Tribal Leadership Stages

The book “Tribal Leadership” by Dave Logan, Join King, and Halee Fischer-Wright provides a guide for tribes to understand their organizational culture using five tiered stages: undermining, apathetic victim, lone warrior, tribal pride, and innocent wonderment.

The power of using these stages to diagnose tribal culture comes from the development strategies recommended by the authors to progress tribes from one stage to another. Tribes range between teams of 20 to 150 members—for teams smaller than 20, consider adding other teams or individuals with the smaller team consistently or in proximity. When diagnosing a tribe’s stage using the indicators below, base diagnosis off the average language used and observed behaviors by each individual member.

For example, if Bob occasionally exhibits Stage Four behaviors, but on average resonates at a Stage Three, then Bob would be categorized as a Stage Three. Continuing on, if Bob’s boss is on average a Stage Four but the rest of the team, on average, is at a Stage Two, then the entire team would be categorized as a Stage Two.

Note: members do not stay stagnant and can move up or down the scale at any time but can never skip over a stage.

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  • Tribes range between teams of 20 to 150 members.
  • Base diagnosis off the language used and observed behaviors by individual team members.
  • Diagnose a team’s Tribal Leadership stage by averaging out scores attributed to each team member
  • Note: members do not stay stagnate and can move up or down the scale at any time but can never skip over a stage.

Stage 1 Indicators:

  • Most people talk as though they are alienated from organizational concerns.
  • Members form isolated gangs that operate by their own rules, often based on absolute loyalty to the group.
  • The theme of their words is that life has given them a bad deal, so it’s ok to do whatever it takes to survive.

Stage 1 Development Strategy:

  • The member must substitute “life sucks” with “my life sucks” – the mantra of Stage 2.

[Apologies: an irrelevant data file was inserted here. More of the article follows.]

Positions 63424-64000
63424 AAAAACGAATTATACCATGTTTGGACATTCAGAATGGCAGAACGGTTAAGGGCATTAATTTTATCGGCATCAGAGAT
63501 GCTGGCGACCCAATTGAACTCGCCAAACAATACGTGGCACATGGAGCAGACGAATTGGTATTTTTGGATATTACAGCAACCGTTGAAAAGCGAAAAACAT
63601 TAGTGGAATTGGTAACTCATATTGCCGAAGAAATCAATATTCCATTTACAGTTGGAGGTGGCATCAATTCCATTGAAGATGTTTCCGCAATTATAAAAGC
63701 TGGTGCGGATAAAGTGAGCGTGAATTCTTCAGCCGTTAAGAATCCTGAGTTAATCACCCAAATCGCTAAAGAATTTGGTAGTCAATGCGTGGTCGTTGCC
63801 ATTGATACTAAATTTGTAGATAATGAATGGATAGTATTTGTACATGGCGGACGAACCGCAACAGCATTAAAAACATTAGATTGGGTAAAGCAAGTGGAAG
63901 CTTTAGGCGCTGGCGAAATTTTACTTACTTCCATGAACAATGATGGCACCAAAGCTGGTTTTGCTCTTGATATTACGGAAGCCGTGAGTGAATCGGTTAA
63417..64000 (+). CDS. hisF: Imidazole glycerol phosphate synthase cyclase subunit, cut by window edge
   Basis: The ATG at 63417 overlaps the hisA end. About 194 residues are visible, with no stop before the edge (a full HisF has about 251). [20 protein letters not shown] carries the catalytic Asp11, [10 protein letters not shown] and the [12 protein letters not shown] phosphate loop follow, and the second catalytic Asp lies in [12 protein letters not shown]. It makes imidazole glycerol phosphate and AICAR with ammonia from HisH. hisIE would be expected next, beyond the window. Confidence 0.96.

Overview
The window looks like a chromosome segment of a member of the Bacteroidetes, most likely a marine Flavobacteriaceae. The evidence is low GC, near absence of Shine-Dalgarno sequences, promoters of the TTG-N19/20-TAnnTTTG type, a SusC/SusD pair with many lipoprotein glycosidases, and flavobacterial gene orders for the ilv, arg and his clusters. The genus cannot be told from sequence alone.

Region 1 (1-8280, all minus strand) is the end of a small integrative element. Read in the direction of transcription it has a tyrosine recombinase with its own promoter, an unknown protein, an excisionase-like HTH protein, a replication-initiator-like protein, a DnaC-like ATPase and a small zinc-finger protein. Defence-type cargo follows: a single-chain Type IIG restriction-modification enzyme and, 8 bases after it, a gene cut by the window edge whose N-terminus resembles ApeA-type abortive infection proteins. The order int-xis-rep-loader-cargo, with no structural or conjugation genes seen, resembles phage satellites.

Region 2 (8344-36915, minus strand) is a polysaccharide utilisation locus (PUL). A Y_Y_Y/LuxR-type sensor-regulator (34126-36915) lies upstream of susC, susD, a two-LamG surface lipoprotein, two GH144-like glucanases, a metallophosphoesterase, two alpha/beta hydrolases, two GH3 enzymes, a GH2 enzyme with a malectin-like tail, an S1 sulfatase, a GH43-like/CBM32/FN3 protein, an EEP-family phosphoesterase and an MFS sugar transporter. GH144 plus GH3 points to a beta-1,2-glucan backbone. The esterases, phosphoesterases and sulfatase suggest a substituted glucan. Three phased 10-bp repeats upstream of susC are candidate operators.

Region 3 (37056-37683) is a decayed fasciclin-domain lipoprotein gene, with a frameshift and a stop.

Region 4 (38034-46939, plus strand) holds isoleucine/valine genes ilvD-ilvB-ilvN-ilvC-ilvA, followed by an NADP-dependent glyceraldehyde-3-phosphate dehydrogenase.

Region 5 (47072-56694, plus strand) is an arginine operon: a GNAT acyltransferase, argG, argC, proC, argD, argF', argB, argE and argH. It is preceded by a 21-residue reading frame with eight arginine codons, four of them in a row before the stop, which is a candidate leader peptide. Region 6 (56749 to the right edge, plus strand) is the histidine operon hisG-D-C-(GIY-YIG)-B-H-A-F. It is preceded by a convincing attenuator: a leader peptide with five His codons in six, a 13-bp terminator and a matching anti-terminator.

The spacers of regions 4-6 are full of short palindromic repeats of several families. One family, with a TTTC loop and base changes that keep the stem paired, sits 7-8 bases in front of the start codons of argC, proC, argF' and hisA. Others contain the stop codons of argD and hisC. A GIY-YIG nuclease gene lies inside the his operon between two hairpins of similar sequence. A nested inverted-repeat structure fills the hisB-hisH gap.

• Move the member(s) to a tribe where the offending behavior is not tolerated.

Stage 2 Indicators:

  • A person at Stage 2 will often try to protect his or her people from the intrusion of management.
  • There is little to no innovation and almost no sense of urgency, and people almost never hold one another accountable for anything.
  • People talk as though they are disconnected from organizational concerns, seeming to not care about what’s going on.
  • They do the minimum to get by, showing almost no initiative or passion.
  • They cluster together in groups that encourage passive-aggressive behavior while telling people in charge that they are on board with organizational initiatives.
  • The theme of their communication is that no amount of trying, or effort will change their circumstances and giving up is the only enlightened thing to do.
  • When people are presented with new visions, their reaction is ‘we tried that before, and it didn’t work then and won’t work now.
  • We see Stage 2 mostly when people believe they cannot act creatively, where jobs are so mechanized that they feel like part of a machine.
  • Middle Stage 2s are united in their belief that someone or something is holding them down.
  • Stage 2s wants to avoid accountability at all costs and will invent reasons to remain disconnected and disengaged.